Most shoppers unswayed by the power of ‘Pink’ awareness campaigns

by The City Wire staff ([email protected]) 233 views 

October typically unleashes a flood of pink products, ribbons and signage across corporate America and retailers. Professional sports leagues, cities and businesses are awash in pink, with some raising money and others just promoting breast cancer awareness.

Consumers have most likely been desensitized to the pink, but that doesn’t mean companies necessarily have anything to lose from promoting awareness. New research from Fayetteville-based Field Agent found 52% of women surveyed this month said they have not made a purchase decision of one brand over another because one of them supported breast cancer awareness. They surveyed 250 moms on that question in mid-October, at the height of “pink” mania.

Rick West, CEO of Field Agent, said the study objective was to engage shoppers at the very moment of decision making. They did so using mobile technology to engage shoppers in various locations in 44 states during the “pink” promotional month.

“It’s a very different way to think about research, it’s real time data with expansive coverage collected at a low cost. At Field Agent we are able to get answers to questions  that brands want to know about a myriad of topics, even consumers’ attitudes toward breast cancer awareness campaigns and their effectiveness,” West said.

Field Agent’s research on the power behind “pink” brands began in late August with the first set of respondents who were asked if pink branding made the difference in their product purchase decision. In that first survey of 250 — 175 females and 75 males — they found 58% were not influenced by pink branding.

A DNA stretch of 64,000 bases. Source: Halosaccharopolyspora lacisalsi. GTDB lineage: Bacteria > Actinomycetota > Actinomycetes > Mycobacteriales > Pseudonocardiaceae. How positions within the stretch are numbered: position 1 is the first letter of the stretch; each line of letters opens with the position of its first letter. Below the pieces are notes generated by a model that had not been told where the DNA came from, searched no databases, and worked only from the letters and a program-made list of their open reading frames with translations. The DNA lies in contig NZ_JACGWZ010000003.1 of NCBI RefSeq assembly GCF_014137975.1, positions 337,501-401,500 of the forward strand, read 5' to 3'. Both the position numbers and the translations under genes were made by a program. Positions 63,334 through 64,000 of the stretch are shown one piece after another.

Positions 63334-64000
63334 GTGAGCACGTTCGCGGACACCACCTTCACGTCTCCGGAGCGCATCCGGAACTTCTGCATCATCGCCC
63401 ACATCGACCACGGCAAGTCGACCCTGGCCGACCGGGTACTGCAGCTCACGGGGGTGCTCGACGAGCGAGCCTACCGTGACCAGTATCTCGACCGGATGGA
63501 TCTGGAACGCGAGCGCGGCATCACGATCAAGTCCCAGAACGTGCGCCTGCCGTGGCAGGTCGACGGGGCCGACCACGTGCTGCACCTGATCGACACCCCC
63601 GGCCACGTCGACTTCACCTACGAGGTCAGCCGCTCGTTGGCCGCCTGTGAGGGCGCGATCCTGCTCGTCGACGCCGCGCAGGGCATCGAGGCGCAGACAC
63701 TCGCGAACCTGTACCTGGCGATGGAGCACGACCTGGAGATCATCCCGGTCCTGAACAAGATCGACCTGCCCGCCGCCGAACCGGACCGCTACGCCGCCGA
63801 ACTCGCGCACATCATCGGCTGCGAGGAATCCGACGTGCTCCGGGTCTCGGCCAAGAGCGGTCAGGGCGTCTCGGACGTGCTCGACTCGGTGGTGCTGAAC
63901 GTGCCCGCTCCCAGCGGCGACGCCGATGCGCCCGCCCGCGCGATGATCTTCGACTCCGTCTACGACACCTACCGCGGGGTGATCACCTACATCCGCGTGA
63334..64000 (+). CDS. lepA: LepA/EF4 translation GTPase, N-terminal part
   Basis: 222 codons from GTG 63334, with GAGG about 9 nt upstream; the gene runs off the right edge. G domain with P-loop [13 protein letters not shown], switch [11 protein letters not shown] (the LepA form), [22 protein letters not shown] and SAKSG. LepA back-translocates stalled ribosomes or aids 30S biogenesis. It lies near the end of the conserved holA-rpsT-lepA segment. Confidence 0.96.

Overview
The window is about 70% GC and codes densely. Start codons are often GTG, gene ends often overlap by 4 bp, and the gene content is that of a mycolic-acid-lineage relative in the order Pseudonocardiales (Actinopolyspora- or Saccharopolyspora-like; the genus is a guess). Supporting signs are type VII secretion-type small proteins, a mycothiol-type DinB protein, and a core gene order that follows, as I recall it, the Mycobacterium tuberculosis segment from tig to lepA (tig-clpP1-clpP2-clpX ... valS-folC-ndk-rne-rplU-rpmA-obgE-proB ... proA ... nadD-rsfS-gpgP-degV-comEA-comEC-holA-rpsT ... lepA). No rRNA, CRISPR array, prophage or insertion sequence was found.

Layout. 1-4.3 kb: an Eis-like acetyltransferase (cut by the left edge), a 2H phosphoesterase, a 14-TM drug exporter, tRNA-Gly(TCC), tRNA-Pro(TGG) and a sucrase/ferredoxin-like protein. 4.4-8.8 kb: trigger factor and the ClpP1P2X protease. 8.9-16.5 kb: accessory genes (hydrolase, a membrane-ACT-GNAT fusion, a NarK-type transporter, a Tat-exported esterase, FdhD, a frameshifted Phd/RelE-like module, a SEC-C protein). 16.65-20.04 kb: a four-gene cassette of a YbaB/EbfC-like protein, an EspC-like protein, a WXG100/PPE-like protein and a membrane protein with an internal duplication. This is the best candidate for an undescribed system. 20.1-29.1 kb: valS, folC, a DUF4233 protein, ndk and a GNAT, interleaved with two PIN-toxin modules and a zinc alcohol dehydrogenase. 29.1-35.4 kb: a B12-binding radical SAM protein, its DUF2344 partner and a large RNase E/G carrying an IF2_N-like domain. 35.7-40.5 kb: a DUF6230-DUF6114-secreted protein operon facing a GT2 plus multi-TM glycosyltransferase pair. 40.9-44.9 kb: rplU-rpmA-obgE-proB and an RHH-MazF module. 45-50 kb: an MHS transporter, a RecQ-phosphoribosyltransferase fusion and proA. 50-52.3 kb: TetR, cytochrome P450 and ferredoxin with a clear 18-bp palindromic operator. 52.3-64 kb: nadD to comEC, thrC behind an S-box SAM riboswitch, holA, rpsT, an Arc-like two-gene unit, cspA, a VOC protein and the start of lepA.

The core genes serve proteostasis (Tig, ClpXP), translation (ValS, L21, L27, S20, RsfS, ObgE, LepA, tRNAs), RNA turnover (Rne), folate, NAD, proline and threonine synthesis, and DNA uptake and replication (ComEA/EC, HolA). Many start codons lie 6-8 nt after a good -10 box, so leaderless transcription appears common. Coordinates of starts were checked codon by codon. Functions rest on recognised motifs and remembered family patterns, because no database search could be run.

60% of men in the first survey said they were not influenced by the “pink” designation. The second survey conducted in October included 250 moms, with the average age of and a diverse income criteria. Again, 52% of them were not driven to buy a product because of its “pink” designation. Each of these mobile surveys showed that while pink brands do enjoy influence over consumers, the majority of shoppers remain unswayed when making brand selections, Field Agent noted in the research.

Field Agent also looked at less direct benefits to brands and retailers who openly support breast cancer awareness. The researchers want to know if pink ribbons and signage creates goodwill among shoppers toward the brands or perhaps taking a more cynical view that the pink marketing has been overdone.

There are critics who claim that going “pink” has become more of a branding opportunity than a public service or benevolent venture. Angela Eikenberry, researcher in philanthropy at the University of Nebraska at Omaha, has written that cause marketing, which she labels consumption philanthropy can have dire consequences.

“From pink ribbons to Product Red, cause marketing adroitly serves two masters, earning profits for corporations while raising funds for charities. Yet the short-term benefits of cause marketing— also known as consumption philanthropy—belie its long-term costs. These hidden costs include individualizing solutions to collective problems; replacing virtuous action with mindless buying; and hiding how markets create many social problems in the first place,” Eikenberry noted in her report.

Field Agent’s October research found 54% of the respondents have a favorable opinion of products or stores that support breast cancer awareness. Of the 54% favorable, 22% strongly agreed and 32% agreed. Also, researchers noted that 38% of those surveyed were neutral on the issue. When combining neutral and agreeing numbers of some 92% surveyed, research suggests companies don’t have much to lose by promoting the breast cancer awareness cause. In fact, research suggests that companies may improve reputations among a minority of female shoppers. The number of respondents who disagreed or strongly disagreed totaled 5% and 3%, respectively.